Anyone in the public eye is forced to have their complete life susceptible to prying eyes. The public is seeing the C- on the Presidents report card, the mistress in the downtown apartment, the strange sexual deviances and each and every mistake of the people who attempt to have a public persona. In this era of mass-information, leaders and heroes of every genre are paraded under those bright lights that expose only our shadow side, our flaws and scars, our missteps and complete failures. The public could breath a huge sigh of relief, each of us knowing that those who exude power and prowess are inherently flawed, as we all are. Yet instead, the public insists on building higher and higher pedestals, asking public figures to balance on teetering thrones. And it seems we revel more when they fall than all the efforts it took for them to climb. And as they fall, that pedestal crashes beneath them, unable to be resurrected.

Could our heroes of the past survive this kind of scrutiny? And since history affords us the documentation that in fact, there are no angels amongst us, why do we still set our standards to impossible? Two leaders that we all elevate in our hearts and minds, were deeply flawed. Martin Luther King Jr. and Gandhi both treated the women in their lives pretty terribly. They used their power for sex. Their personal lives were slander against their public words (citations at the end of post). BUT SO WHAT.

Revealing and discussing these actions is not to denigrate their work or impact on the world. Rather we ought to simply be reminded that to be human is to be flawed and no one is spared.

I have been mulling over this in the face of a local controversy. And here I rarely address what is happening in my own city. But a local elected leader has been exposed, has been tried in a court and is now being tried in the court of public opinion. I read about the incident the day after it was reported and I waited for the deliberation to start. But there was only uncomfortable silence, for months, both in public and private circles. I would ask people who also served the local public here, but no clear judgement was offered. I never heard gossip about the undisclosed details nor chirps of skeletons buried in his past. So I remained unclear and undecided.

The case I am referring to is the trial and conviction of Representative Carlos Henriquez of Boston, MA. The details of how the case has evolved is explored in the local newspaper here:

He was found guilty of assault and battery on a young woman. A crime committed at 3 a.m. after a party. As is often said, no one truly knows what happened in that car except for the two individuals involved. And I would be willing to wager that mind-altering substances such as alcohol et al. impede even those two individuals account of the events of that night. Furthermore, I know that if I were held responsible for all of the poor decisions I have made at 3 am, my intelligence, commitment to social justice, and overall decency of character would come under fire.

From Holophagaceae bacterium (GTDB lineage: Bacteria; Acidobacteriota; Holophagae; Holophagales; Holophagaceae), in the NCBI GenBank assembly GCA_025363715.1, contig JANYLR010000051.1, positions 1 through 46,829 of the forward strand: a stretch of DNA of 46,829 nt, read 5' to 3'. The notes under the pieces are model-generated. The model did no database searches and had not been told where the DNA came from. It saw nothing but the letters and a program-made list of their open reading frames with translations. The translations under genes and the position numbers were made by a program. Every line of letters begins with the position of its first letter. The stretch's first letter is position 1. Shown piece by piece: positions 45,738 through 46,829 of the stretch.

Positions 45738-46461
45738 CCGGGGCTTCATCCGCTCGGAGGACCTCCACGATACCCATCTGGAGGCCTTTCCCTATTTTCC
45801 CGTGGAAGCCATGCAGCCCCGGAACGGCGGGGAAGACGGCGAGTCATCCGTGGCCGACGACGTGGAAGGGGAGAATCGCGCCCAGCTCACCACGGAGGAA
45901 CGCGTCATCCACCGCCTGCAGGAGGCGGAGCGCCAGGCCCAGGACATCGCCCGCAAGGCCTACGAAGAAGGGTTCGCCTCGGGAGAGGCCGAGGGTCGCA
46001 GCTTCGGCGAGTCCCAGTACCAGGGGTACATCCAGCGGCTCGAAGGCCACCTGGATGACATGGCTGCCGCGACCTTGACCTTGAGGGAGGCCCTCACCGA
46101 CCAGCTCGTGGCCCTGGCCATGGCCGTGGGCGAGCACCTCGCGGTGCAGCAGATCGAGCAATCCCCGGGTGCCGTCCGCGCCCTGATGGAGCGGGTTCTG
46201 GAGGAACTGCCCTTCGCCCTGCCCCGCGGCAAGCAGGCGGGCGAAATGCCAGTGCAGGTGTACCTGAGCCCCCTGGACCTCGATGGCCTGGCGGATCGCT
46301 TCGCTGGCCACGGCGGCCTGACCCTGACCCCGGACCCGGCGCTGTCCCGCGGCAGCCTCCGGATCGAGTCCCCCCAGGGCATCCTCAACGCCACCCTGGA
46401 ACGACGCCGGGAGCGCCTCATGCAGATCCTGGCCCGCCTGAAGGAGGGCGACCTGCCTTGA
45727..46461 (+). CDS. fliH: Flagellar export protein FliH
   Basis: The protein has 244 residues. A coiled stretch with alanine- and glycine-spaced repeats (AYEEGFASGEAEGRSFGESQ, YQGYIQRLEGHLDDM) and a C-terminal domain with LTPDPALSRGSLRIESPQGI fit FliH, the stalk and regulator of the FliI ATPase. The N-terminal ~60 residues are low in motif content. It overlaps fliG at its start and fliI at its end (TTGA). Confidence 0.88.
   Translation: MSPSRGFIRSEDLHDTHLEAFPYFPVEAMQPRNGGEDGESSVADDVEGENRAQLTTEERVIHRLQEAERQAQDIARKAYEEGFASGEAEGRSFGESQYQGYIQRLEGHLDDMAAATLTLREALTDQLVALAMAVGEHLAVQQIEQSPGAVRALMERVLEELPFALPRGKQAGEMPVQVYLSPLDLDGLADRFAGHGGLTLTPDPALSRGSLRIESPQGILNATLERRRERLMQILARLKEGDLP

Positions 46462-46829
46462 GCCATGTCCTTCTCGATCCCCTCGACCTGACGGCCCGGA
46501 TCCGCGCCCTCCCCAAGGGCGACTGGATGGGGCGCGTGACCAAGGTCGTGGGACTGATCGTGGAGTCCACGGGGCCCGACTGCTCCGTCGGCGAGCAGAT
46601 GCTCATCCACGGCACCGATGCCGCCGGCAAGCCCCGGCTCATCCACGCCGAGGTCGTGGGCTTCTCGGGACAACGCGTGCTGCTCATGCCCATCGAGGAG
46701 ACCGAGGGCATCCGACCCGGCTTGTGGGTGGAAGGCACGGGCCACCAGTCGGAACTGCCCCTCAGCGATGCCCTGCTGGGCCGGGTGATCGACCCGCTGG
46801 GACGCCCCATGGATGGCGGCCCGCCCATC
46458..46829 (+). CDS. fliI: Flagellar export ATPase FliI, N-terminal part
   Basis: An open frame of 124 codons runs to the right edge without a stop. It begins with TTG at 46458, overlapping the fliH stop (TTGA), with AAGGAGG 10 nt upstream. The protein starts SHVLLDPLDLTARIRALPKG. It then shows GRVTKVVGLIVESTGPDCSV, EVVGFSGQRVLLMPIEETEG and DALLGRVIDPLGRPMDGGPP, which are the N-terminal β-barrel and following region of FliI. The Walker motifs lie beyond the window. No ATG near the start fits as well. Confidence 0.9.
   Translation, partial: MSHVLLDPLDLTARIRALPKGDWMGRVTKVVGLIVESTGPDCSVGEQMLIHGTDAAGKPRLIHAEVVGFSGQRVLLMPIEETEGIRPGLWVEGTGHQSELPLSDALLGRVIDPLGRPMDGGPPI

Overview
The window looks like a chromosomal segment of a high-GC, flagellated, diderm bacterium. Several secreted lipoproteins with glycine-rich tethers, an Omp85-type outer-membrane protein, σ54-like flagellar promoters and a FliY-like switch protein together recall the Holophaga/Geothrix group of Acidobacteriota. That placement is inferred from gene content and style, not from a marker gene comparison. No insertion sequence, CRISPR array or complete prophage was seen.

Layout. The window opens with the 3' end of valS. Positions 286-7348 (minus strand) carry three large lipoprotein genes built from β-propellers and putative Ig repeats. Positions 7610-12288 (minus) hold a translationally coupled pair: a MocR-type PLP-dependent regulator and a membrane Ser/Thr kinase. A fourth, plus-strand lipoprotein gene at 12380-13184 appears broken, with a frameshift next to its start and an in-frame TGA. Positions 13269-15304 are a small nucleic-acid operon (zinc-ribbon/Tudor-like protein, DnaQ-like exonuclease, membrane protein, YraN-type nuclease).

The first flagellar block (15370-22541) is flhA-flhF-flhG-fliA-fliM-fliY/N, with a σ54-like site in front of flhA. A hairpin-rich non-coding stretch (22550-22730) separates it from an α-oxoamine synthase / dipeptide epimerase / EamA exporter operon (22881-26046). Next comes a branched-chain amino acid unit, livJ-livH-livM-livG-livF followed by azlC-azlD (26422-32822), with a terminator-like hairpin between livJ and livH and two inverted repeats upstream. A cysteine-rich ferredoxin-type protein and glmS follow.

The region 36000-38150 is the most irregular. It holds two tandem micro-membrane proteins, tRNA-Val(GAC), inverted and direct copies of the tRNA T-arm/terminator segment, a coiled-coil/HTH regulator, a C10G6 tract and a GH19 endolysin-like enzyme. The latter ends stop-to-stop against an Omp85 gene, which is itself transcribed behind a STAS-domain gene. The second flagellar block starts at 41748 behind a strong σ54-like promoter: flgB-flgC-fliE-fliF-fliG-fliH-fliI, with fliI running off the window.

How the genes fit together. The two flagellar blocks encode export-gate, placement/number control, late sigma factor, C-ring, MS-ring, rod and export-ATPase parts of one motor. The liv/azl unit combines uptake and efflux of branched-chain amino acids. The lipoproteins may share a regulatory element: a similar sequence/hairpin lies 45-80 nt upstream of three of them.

Here is a young Black man who has served as an elected official now for many years. He is out in the community, he talks to people, shows up when asked, and serves to the best of his abilities. I choose to not attend a ton of meetings, but one I was involved with was a forum on gang violence, led and presented by former and current gang members. Carlos Henriquez was there, listening and talking with people. I introduced myself, he was happy to chat with me. I didn’t feel pandered to or was asked to sign any mailing list or donation form. I’ve never heard of him handing out free turkey’s or appeasing the ministers, or acquiescing to the mayor. And of particular note, since this incident, I have not heard of other women who had been treated this way by him. And Boston is a small enough town amongst us locals that if you ask, you can find out. There is not a coalition of domestic abuse survivors or advocates for women leading the charge or a campaign to have him removed from office.

In this case, the outrage seems fabricated. My city seems very quick to distance itself from a young Black leader. My city seems to have decided that his flaws overshadow his work. My city seems to be happy to sacrifice him to the scrutiny that none of us nor any of our heroes could ever survive.

One Comment Add yours

  1. A Rose B says:

    I question a judgement handed down by a public that seems to have forgiven Chris Brown. A forgiveness re-enforced when people buy his music and sing along when it is on the radio; or repeat the outrageous idea that for one reason or another, “Rihanna was asking for it”; a public that did not know what to say when Rihanna returned into a romantic relationship with her abuser.
    A part I chose to edit out of the main piece.
    And a part I should have addressed:

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